Korematsu vs. United States(1944)


Presidential Executive Order 9066 and congressional statutes gave the military authority to disbar citizens of Japanese descent from areas which stated to be critical to national defense and potentially susceptible to espionage during World War Two. However, Fred Toyosaburo Korematsu stayed in San Leandro California and violated Civilian Exclusion order No. 34 of the U.S Army.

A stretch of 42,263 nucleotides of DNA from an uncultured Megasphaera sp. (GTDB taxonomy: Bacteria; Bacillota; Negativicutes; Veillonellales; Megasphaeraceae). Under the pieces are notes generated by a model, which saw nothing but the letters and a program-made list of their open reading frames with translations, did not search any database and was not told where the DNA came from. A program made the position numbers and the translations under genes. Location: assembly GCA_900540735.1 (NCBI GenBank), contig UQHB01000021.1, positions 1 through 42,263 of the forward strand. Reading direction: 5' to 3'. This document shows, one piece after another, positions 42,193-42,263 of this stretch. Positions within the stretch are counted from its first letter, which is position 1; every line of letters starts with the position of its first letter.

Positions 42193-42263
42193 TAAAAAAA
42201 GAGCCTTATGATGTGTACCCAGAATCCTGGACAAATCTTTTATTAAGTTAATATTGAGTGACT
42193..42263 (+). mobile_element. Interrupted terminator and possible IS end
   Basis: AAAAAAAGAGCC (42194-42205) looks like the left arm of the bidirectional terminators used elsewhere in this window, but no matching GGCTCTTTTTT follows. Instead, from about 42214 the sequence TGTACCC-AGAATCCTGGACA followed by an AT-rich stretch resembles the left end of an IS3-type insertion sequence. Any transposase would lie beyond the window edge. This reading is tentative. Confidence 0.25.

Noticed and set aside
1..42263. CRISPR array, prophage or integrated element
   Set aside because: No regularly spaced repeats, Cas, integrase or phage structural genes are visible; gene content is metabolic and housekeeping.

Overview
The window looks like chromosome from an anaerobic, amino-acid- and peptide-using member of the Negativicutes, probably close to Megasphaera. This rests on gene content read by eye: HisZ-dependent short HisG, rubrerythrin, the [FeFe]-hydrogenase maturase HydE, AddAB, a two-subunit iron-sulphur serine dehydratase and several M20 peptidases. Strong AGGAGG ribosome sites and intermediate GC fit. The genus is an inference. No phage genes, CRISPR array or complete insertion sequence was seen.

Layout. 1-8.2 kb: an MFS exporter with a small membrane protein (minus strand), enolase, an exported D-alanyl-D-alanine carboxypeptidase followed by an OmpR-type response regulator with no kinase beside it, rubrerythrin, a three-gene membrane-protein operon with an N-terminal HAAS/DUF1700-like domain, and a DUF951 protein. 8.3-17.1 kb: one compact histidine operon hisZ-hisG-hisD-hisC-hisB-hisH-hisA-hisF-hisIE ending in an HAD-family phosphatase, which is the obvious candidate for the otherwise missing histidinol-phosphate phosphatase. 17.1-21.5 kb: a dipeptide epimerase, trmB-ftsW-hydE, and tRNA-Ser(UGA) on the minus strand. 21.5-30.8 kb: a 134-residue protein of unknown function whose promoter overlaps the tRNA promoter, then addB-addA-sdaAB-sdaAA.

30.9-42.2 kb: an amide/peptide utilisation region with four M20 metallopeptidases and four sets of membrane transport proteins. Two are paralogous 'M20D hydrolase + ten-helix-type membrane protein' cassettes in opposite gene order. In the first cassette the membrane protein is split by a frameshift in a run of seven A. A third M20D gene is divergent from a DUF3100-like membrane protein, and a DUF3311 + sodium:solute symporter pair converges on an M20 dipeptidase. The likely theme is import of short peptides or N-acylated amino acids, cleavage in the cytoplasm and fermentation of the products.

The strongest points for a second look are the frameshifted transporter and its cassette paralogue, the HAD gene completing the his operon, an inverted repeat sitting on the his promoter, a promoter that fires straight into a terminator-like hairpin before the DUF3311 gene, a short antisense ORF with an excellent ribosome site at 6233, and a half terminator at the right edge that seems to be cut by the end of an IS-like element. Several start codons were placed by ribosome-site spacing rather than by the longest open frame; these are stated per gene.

It was a 6 out of 3 decision which sided with the U.S government by stating that the need to protect against espionage outweighed Korematsu’s rights. In giving the majority decision, Hugo Black claimed that compulsory exclusion, no matter how suspicious to the constitution it may be, is justified during circumstances of ‘emergency and peril.’


The Supreme Court made it known that Japanese Internment Camps, an act of discrimination performed by the United States Government, is constitutional.

Mckenna Stevens and Dominique Palmer